Simpler drinks in fancy glassware. Lower-proof concoctions that lure drinkers to linger. And tiki, tiki everywhere.
Those were among the trends spotted at the recent Tales of the Cocktail industry convention in New Orleans — trends that are likely to pop up at your neighborhood cocktail lounge soon, if they haven’t already. Here are six of the most ubiquitous.
1. Simple and spontaneous: Again and again, presenters extolled the virtues of pared-down cocktails, a response to years of precious, overwrought drinks made from a laundry list of hard-to-find ingredients.
At a brunch sponsored by Grey Goose, Tom Swift, vice president of Grey Goose North America, explained his company’s shift toward simple, elegant drinks.
“We’re trying to demystify the cocktail,” Swift said. It was a concept echoed at one of the week’s most popular events, the Diageo Backyard BBQ Party, whose theme and pop-up bars accentuated casual, accessible cocktails and the democratic idea that with just a few ingredients, anyone can make a delicious drink.
2. Glassware: We’ve gone beyond the mason jar. Bars are using clever, eyecatching alternative vessels. While tiki bars have been serving rum punches in coconuts and Polynesian-inspired mugs for decades, industry leaders also noted the emergence of unconventional and fun vessels for a wide variety of drinks.
Additionally, bars are now commissioning custom glassware for specific inhouse cocktails.
One example: Absolut House of Elyx featured beautiful pineapple vessels whose sleek, molded surfaces promise not to prick any fingers.
3. Low-proof cocktails: Tasting rooms were full of cocktails featuring aperitifs, vermouths and fortified wines, as well as those featuring regular wine and beer. T. Cole Newton, owner of the Mid-City bar Twelve Mile Limit, notes that these kinds of drinks benefit both bar proprietors and patrons.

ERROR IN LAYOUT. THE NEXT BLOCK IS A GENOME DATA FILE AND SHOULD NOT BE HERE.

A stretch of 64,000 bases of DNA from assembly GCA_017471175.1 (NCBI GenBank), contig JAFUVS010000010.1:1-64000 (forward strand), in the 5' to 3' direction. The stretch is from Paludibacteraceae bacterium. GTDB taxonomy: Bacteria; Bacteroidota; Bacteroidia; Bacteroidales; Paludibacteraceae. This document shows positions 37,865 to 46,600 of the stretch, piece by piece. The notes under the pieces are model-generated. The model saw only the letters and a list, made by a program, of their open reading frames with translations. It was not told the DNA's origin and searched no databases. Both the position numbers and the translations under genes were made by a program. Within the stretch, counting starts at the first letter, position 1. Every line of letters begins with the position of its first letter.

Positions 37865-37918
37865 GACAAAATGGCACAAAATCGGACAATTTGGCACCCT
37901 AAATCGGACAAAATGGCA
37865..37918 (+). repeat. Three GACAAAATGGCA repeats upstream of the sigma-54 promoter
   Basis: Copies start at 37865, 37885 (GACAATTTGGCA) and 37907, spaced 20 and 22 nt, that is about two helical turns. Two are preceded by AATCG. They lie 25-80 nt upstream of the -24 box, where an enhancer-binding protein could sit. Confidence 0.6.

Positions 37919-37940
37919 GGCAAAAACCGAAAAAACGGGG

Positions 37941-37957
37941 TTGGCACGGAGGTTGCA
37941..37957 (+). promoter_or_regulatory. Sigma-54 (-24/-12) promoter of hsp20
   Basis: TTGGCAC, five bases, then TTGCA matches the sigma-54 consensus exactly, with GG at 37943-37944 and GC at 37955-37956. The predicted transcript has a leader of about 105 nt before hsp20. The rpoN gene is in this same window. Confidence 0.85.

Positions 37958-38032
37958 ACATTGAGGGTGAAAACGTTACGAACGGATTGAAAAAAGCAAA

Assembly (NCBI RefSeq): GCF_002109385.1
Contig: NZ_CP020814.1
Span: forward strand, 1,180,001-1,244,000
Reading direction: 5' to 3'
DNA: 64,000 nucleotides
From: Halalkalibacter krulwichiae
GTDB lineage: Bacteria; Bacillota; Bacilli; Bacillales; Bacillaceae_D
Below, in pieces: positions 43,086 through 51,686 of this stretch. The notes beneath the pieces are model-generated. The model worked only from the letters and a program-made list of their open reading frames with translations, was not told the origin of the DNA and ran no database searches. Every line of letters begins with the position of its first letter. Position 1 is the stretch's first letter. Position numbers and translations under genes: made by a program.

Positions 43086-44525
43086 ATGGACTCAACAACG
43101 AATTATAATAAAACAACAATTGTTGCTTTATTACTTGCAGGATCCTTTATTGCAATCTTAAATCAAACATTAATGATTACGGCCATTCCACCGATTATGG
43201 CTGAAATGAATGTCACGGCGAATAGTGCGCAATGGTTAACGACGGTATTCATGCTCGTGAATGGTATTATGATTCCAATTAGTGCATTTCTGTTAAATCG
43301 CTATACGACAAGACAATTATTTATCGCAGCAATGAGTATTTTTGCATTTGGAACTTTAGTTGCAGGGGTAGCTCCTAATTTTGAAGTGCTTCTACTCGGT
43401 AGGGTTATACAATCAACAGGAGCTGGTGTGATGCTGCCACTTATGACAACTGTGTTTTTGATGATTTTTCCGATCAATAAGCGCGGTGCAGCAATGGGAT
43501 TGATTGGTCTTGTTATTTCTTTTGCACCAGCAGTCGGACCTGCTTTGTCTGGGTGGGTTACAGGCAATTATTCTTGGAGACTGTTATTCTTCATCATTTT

“I’d rather have someone drink a low-proof cocktail at my bar all day than have three ounces of whiskey and be done,” he said.
Newton took second place in this year’s Ste. Michelle Wine Estates “Shake the Vine” contest, which required contestants to use wine in a cocktail. Newton also pointed out that, while this year’s Tales saw a plethora of new low-proof recipes, the idea is as old as the Pimm’s Cup, Campari and soda, and wine spritzers.
4. Garden to glass: Following in the furrows of the farm to table movement, increasingly, cocktails are being viewed as an extension of the menu.
When Tales of the Cocktail debuted its Spirited Dinner series in 2002, pairing cocktails with a meal was an anomaly. Once considered the exclusive domain of wine, course pairings with spirits have grown increasingly popular. Now, few gastronomes would bat an eye at an elaborate meal in which each dish is paired with a spirit or cocktail instead of wine or beer.
Case in point: Tales 2015’s lineup featured dozens of spirited dinners, including such august venues as Restaurant Revolution and Emeril’s.
Even when it comes to a first drink at a casual get-together, industry insiders are encouraging home hosts to reconsider the longstanding attitude of “help yourself” to more considered pairings meant to anticipate the meal to come.
5. Island fever: New Orleanians have seen the emergence of the tiki trend on our own front with the recent openings of Tiki Tolteca, Cane and Table and Latitude 29, whose owner, Jeff Berry, observed that “a happy side effect of the mainstream cocktail renaissance is that tropical drinks are now also getting respect — a case of a rising tide lifting all booze.”
He also spoke of tiki drinks in terms of larger drinking trends, noting that the original tiki recipes were “farm to glass, craft cocktails before these terms existed.”
6. Everything old is new again: Tales attendees couldn’t stumble without falling into a prop designed to evoke the past. While the spirits industry has long tapped into the public’s desire for tradition and authenticity, this year’s Tales was chockfull of references to bygone eras: vintage Airstreams and campers, Rube Goldbergesque contraptions, tintypes, windmills, sleeve garters and a whole lot of mustache wax.
The exception that proves the rule: William Grant & Sons’ futuristically themed blowout at the World War II Museum, “Yonderland” referenced more pioneers and antiquity than spaceships and robots.
In an oversaturated market, brands may be searching for narratives grounded in the kind of iconic histories and character that consumers yearn for.